The Uma:' Suling, one of the largest subgroups of Kayan-Busang in East Kalimantan, inhabit the upper Mahakam of Kutai. Today, they are divided into four villages in Long Pahangai district (4441 persons in 1997): Long Pahangai (1193 persons); officially divided into Long Pahangai 1, 962, and Long Pahangai 2, 231), Long Isun (401), Naha Aru: (204), and Lining Ubing (161). During my research in Long Pahangai village (mainly 1996-7), there were about 110 farms owned by a single household or sometimes a few households, 15 of which, at least, had wet rice fields alongside their dry fields (this number may be larger, as it is possible that I may have missed the wet fields that were in fallow at that time). My first impression was that these wet rice fields were sawah fields and had been created as a result of recent outside influence, for the village contained the post of the district officer (kantor camat) , as well as other offices (including DEPERTA (Department of Agriculture)), schools, a health center (PUSKESMA S), a Catholic church, a mosque and so on. Almost all of the fields, however, were not sawah but rawa fields (7). They had dykes, a simple irrigation system with small ditches or bamboo pipes, and were sometimes combined with fish ponds; but they were usually not tilled or leveled. These fields were concentrated on swampy flats around shallow streams (mainly of the Isau, a tributary of the Mahakam) or were located at the foot of a hill behind the village. They were cultivated for several years, and then left fallow just like dry fields, or they were totally abandoned if their productivity markedly decreased. One exceptional villager, who had learned techniques of sawah cultivation in a city, commented: "The reason why people of this village cannot stabilize the productivity of wet rice, or continue to use a field without fallow, is because of the lack of tilling." His words show the characteristic of their traditional style of wet rice cultivation, though, in fact, tilling is not always effectual in increasin g the productivity of wet rice fields in Kalimantan.
According to the Uma:' Suling, they used to practice rawa cultivation not only around Long Pahangai but also in the Meraseh (a tributary of the Mahakam), their old territory including their former settlement at Long Isun. Based on a rough calculation from oral genealogies, they seemingly came from the headwaters of the Mahakam (Bato' Masa:n) to Long Isun some 150-175 years ago (see Table 3). Then, part of this group moved to Long Pahangai between 19 10-20. If they have farmed wet fields since their first arrival at Long Isun, they have been practicing rawa cultivation in this region since the 1800s.
As to why wet rice cultivation is not more extensively practiced, the villagers gave me several answers. The dry land of this region is generally fertile enough to satisfy their subsistence requirements. They can do wet rice cultivation only where there exists swamp land suitable for it; and there is not much swamp or wet land in the region, and such land as exists is usually in narrow spots. Some of the springs and streams used as water sources dry up during times of serious drought. Such explanations were often heard when I went to other Kayanic villages. The rice yields of the Long Pahangai villagers in fact showed no significant difference between dry and wet fields. It was a lean year during my research, and almost all the farmers producted about 20 blek of rice harvest from one blek of rice seeds (blek = a milk can) (8) . Farms in the Isau area which included a quantity of wet rice fields produced 18.55 blek on average (minimum 15, maximum 21 blek). Only those in the Danum Bua:' (a tributary of the Maha kam) got 45.3 blek on average (min. 25, max. 64). This difference seems to depend not on farming type (ladang or rawa) but rather on the vegetation that covered the farm land. Twenty percent of the farms, including those of the Danum Bua:', were opened in old secondary forest which had been left fallow for 1020 years at least, and all of them showed higher productivity than the rest. The latter were made in young secondary forest (5-8 years) or in continuous fields (2-4 years).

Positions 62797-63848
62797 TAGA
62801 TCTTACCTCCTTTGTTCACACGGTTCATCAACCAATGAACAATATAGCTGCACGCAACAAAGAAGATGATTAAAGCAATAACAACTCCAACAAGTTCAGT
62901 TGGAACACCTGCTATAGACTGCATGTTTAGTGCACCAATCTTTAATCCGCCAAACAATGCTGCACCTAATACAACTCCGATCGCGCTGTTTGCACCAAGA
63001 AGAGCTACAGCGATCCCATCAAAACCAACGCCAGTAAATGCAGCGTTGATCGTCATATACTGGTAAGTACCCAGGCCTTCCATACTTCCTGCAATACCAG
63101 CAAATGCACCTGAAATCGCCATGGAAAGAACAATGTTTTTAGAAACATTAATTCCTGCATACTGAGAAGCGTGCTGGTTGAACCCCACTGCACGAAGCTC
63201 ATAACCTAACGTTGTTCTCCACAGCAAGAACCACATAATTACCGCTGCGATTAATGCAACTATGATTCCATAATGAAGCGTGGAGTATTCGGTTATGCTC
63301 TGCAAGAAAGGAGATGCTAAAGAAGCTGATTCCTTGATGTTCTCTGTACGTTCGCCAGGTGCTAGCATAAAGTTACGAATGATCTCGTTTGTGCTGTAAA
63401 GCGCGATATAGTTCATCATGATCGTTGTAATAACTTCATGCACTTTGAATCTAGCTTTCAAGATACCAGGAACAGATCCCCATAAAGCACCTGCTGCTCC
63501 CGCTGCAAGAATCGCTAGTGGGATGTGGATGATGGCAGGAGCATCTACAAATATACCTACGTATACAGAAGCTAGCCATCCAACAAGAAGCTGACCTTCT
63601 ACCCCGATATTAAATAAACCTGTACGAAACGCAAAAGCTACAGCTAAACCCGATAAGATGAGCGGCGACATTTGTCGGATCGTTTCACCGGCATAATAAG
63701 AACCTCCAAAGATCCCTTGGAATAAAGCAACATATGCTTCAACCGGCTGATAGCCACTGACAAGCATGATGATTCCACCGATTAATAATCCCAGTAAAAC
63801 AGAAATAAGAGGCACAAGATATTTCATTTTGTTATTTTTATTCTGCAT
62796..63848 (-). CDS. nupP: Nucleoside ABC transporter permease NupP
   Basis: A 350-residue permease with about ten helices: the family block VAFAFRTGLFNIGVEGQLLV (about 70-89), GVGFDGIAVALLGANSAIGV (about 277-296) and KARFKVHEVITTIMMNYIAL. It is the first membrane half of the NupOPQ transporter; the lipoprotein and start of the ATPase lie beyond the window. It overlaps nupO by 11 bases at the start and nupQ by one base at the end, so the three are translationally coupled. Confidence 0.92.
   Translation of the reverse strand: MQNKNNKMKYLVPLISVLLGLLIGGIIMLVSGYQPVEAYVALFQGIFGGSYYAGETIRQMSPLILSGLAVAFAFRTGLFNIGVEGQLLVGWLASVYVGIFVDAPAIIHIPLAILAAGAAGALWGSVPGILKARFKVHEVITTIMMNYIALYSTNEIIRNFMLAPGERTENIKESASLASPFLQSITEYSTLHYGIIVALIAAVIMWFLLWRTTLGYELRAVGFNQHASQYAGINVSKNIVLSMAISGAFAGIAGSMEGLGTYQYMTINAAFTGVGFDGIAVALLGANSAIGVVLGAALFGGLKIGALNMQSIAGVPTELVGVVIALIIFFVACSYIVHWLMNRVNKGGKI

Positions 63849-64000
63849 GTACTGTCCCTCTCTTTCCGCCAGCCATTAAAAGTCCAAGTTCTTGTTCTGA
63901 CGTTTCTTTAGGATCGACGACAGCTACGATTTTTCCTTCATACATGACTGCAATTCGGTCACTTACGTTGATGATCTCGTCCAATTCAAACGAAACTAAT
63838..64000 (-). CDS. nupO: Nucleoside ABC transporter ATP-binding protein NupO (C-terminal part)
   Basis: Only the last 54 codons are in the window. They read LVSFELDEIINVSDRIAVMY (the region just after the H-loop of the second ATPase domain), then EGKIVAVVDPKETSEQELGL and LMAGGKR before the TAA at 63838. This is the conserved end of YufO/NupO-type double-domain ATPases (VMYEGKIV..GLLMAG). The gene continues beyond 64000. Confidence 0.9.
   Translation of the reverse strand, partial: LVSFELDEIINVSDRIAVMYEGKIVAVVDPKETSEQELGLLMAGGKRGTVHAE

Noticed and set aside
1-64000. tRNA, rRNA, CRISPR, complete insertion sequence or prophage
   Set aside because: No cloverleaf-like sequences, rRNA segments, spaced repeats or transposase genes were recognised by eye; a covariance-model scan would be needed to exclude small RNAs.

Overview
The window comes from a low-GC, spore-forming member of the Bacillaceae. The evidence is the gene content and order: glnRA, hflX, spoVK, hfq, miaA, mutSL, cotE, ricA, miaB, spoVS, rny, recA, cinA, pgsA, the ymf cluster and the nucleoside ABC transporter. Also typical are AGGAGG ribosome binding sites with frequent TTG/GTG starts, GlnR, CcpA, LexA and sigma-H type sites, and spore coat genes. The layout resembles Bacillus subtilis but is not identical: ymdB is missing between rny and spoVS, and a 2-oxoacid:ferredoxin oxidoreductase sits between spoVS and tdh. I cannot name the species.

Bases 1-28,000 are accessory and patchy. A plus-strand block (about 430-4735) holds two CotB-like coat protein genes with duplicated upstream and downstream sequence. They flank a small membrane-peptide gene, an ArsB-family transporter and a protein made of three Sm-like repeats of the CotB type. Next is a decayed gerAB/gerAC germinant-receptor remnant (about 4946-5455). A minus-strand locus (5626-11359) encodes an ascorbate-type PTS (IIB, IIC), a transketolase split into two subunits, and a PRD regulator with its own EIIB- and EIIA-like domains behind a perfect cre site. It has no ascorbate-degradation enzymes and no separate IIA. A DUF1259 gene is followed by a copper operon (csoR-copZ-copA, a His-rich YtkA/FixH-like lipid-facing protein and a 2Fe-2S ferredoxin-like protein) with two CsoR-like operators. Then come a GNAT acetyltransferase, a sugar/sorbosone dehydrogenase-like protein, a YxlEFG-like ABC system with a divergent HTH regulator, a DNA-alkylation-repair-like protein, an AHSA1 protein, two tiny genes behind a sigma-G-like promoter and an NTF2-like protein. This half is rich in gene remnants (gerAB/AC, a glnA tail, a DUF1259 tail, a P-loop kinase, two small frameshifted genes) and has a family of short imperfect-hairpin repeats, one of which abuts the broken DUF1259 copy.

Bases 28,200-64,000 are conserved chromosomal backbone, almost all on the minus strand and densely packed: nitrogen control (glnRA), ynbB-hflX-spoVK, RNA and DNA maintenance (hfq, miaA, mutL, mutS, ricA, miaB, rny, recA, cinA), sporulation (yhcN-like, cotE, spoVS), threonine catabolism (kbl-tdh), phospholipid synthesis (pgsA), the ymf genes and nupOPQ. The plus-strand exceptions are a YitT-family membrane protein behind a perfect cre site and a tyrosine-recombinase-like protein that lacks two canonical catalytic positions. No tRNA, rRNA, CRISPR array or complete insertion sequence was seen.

A few months after harvest (in May or June), the Uma:' Suling villagers, like Kayanic peoples in general, enter the forest to look for new farm sites, exchange information, negotiate with each other, and finally start to open fields (in Long Pahangai, more than 50 percent of the farms, including both dry and wet rice fields, are 1-2 ha, 20 percent 2-3 ha, 20 percent less than 1 ha, and under 10 percent, more than 3 ha). Many people start to clear wet fields after they have opened dry fields, seemingly because the former are much easier and faster to clear. Clearing is done with a traditional iron bush knife (mala:t) an iron ax (asey), and wooden hooks which are used to draw grass (kawit) towards the person who is cutting it (see Scheme 1). Chainsaws may be used to open primary or old secondary forest. Slashed grass and trees are cut up and piled in the field to be dried, or sometimes they are left to decay, depending on soil conditions. People prepare rice seed beds within or outside the field, check and repa ir dykes, ditches and pipes (today, they also use plastic pipes and rubber hoses). With some money, other tools such as hoes, sickles, or cattle are also available (harrows and ploughs are rarely seen in the region); nevertheless, only a few households do tilling with hoe or cattle-trampling. Instead of tillage or leveling, the villagers do a kind of puddling with their bare feet when they catch fish in the fields before transplanting so as to save the seedlings from damage. After drying the fields for three weeks to one month, they fire them just like dry fields, and then inundate them. Transplanting seems to be generally practiced today, but some still dibble and sow rice seeds before inundating the field. About one month after planting, from October to November, the first weeding starts in both dry and wet fields, if needed. The people use spatula-shaped weeders (peluka'), or weed by hand in wet fields. The second weeding in dry fields takes place around November to December. The harvest starts in February and continues usually until the end of March. The rice panicles are reaped with a half-rounded knife blade (gentu'), collected in baskets, and brought back to the village where the rice is threshed by foot. Rice is later pounded with wooden pestles and boat-shaped mortars (usually two- to four-holed); or, for some money, it can be mechanically threshed by the village rice-miller.